Jim Thompson sure can be bleak. Cropper’s Cabin takes place in the author’s home state of Oklahoma, in the 1940s or early fifties. Tommy Carver is the son of a mean-spirited, resentful sharecropper who is barely getting by. Tom is a bright student in his final year of high school. He’s a favorite of his teachers and of the school principal. His girlfriend, Donna Ontime, is the beautiful daughter of the county’s richest man, a Creek Indian who owns the thousands of acres surrounding Tom’s father’s ten-acre plot.
Bad Boy was Jim Thompson’s first take at autobiography. Although he was only forty-seven when he wrote it, he had already lived a pretty full life. This volume covers his escapades through age twenty-three. Thompson spent his early youth in Oklahoma, where his father was a county sheriff and one of the most popular men in town. When his father ran for state office on platform that included a commitment to racial equality, he was run out of town.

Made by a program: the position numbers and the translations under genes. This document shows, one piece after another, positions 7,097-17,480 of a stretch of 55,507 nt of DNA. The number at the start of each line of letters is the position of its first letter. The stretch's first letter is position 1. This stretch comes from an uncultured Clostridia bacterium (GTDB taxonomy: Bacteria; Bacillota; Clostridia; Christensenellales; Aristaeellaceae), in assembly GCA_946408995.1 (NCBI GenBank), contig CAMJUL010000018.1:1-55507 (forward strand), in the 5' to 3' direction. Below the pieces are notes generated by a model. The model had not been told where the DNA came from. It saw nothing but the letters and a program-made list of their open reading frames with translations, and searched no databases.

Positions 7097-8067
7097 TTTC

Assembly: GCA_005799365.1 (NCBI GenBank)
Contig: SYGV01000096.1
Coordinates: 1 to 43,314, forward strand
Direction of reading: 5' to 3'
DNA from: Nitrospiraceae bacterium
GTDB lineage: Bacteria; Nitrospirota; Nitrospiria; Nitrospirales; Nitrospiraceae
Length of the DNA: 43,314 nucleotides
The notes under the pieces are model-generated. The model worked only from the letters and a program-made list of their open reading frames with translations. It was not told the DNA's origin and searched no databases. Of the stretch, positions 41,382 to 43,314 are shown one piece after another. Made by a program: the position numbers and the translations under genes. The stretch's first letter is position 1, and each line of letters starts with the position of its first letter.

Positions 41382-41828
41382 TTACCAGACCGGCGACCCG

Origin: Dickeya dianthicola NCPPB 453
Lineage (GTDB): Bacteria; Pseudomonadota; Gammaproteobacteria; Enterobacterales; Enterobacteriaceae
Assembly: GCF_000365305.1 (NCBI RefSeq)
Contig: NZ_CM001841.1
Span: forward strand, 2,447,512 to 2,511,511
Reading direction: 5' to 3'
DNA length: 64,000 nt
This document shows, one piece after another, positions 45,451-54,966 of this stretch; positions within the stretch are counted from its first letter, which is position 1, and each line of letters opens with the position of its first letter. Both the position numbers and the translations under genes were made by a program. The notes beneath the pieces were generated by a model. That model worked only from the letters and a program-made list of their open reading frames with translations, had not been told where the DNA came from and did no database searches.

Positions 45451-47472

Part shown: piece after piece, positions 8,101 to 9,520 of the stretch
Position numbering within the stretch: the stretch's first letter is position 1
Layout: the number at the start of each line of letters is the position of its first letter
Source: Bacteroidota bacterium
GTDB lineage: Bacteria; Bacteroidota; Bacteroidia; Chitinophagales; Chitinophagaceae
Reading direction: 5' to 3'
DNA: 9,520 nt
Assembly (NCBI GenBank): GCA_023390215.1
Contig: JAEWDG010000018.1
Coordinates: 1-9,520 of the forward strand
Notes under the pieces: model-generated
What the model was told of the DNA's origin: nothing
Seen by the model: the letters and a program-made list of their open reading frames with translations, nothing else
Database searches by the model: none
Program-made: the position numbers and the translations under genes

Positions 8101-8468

Although the plot is a bit clumsy and farfetched in places, this is still an excellent book. As usual with Thompson, he wastes no time getting the story started. Frank “Dolly” Dillon spies the woman who will will be his undoing in the first sentence of the book, and by the end of the first chapter, you know that these particular characters meeting under these particular circumstances are bound for trouble.
I just re-read this this week. What a book! I think this might be Thompson’s best. I forgot how funny it is in places, especially the first few chapters and the chapter near the end with Rose’s tirade about Lennie, which has to be one of the raunchiest things ever printed. How did Thompson get away with that in 1964? This book also happens to be one of the most scathing indictments of Southern small-town life ever written.
1 of 1